Last week, I posted on the future of the IPO market in response to an online interview with Marc Andreessen. I wanted to follow that up with some broader comments about the state of equity research analysis.
In my post, I pointed out that one of the big sticking points for traditional, investment bank-run IPO processes is that the banks usually provide research analysts to follow the company after the IPO. Google can try to propose its own IPO mechanics, but few other companies have that ability. They need the research coverage and cannot rely on their own efforts to keep their story in front of investors.
The problem with this is that the traditional equity research model is essentially broken, and I would argue, is overdue for some web-based disruption.
First the basics, equity research analysts work for brokers and investment banks. They provide regular written analysis of the companies they cover. The basic premise is that institutional investors, the people who manage our retirement assets, often cover hundreds of companies across a dozen industry sub-sectors. They have to focus on portfolio management and other tasks, so they cannot do in-depth research on every stock in their universe. By contrast, equity analysts cover 20 or 30 stocks. They get paid to do in-depth analysis. They generally speak with management teams regularly, and develop other data sources on the companies and industries they cover. These analysts provide the in-depth coverage that their clients, the institutional investors, cannot do. The investors pay for this research by paying commissions for share trading with the brokers who employ those analysts.
Once upon a time, analysts were ‘rock stars’, among the most highly paid investment bank personnel. They achieved this status because beyond the traditional analysis work they did, they also helped the banks promote IPOs. Banks would pitch their analysts’ status as a reason for having that bank participate in a company’s IPO. Analysts could thus generate two streams of income for the banks – trading brokerage comissions and investment banking revenue.
Over the past decade this model has become entirely unglued.
First, the analysts’ role in IPOs was abused in the dot.com Internet bubble of the 1990’s. The abuses of a small number of analysts, let to a regulatory overhaul of the whole industry. Analysts are now largely prevented from participating in the selection of IPO underwriters. It is still a factor in company decisions, but the banks have had to drastically scale back their analysts’ involvement in pitching business. Investment banks can still share IPO revenue with their research departments, but the banks can no longer directly tie their analysts’ compensation to those revenues. It is murky and confusing, and deliberately ineffeicient, but the final impact is to greatly reduce analyst compensation.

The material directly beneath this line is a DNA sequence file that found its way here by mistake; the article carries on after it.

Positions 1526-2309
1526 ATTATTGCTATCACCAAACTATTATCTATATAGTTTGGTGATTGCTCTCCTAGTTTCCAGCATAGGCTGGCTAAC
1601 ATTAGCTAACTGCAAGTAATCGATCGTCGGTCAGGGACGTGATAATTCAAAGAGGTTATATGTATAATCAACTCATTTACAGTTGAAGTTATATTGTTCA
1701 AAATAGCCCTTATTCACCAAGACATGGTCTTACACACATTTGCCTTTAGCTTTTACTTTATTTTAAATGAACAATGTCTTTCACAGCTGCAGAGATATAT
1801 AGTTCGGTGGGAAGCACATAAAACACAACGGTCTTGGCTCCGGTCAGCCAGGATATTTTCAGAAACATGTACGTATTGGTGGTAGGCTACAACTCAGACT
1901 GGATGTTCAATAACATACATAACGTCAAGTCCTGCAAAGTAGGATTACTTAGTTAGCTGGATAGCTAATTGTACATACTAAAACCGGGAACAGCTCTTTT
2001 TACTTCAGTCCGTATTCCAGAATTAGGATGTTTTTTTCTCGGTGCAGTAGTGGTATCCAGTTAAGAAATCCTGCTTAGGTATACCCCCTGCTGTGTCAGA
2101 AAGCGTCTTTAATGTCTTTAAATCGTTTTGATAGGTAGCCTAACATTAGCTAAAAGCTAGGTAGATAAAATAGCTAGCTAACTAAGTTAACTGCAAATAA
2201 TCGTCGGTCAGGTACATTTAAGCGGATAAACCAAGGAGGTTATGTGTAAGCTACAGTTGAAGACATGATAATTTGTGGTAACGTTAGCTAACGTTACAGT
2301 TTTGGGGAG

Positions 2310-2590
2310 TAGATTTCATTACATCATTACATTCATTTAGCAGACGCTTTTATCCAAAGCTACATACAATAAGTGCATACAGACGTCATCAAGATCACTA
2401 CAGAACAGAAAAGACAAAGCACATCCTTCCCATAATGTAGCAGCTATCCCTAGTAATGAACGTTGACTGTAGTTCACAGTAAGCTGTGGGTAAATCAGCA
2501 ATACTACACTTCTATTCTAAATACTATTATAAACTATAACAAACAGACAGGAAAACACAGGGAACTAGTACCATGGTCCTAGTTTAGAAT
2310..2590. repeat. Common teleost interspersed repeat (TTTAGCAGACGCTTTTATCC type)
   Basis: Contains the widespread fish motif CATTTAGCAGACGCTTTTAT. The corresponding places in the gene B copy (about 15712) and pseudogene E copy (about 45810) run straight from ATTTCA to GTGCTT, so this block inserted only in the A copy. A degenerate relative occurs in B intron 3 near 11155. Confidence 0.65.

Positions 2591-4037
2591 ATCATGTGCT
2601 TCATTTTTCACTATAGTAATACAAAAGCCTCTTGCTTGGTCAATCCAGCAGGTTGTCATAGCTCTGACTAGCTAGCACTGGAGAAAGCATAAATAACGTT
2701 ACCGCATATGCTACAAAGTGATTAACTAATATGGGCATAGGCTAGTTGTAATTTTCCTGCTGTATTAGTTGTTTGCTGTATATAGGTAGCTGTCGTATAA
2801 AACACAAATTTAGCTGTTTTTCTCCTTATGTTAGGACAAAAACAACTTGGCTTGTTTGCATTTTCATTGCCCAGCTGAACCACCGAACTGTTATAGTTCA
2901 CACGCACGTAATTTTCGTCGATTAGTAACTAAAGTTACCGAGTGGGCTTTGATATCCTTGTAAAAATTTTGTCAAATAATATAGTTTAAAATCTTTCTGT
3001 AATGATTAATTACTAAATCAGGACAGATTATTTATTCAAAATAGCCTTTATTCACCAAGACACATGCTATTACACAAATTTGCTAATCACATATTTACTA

The second problem is that brokerage revenues have come down sharply at the same time. It is much, much easier to trade shares now, as the process has gotten computerized. Brokerage commissions were once something like ten cents a share, but are now a penny or two, heading towards zero. So while the analysts still have sway in guiding investors’ trading decisions, the amount of dollars available to compensate them has shrunk.
The end result of all this is that analysts generate far less revenue than they used to, and get paid far less. Predictably, this has led to lower quality analysis. (See next post for more on this.)
Compounding all this is that the brokers who employ analysts do not fully grasp what the problem is or how to solve it. Maintaining a research department is expensive, as it requires a large compliance staff to meet all the new regulatory demands. Many of the old analysts are still employed, which also keeps the costs up. The old industry model no longer works, but no one is quite clear what the new model should like. Equity research is now a marketing function with the cost structure of a profit center, without the ability to actually generate revenue directly.
I think it is time to go back to basic principles. At heart, equity research is content. It is the height of folly, to think that this is going to be the one form of content that does not get entirely disrupted by the Internet and ‘software eating the world’. Yet most of the institutions involved still treat research the same way they have always have. Reports are still published as PDF’d documents, as if someone is going to print them all out. Research reports are generally all hived off behind paywalls. Social media usage is almost zero, and let’s not even discuss Twitter. For readers of this site coming from the Valley and Internet world, you would be shocked, or slightly embarrassed, by the state of affairs.
Over the past ten years or so, many companies have sought to offer other models. The last Bubble saw sites like TheStreet.com pop up. More recently, sites like Quantopian have popped up. TheStreet.com has become a mass media site focused on general consumer readers. Quantopian, and some of the other sites, have a more professional user in mind, but only focus on one part of the problem. There is still considerable opportunity to improve equity research. What that looks like, will be the subject of a future post.
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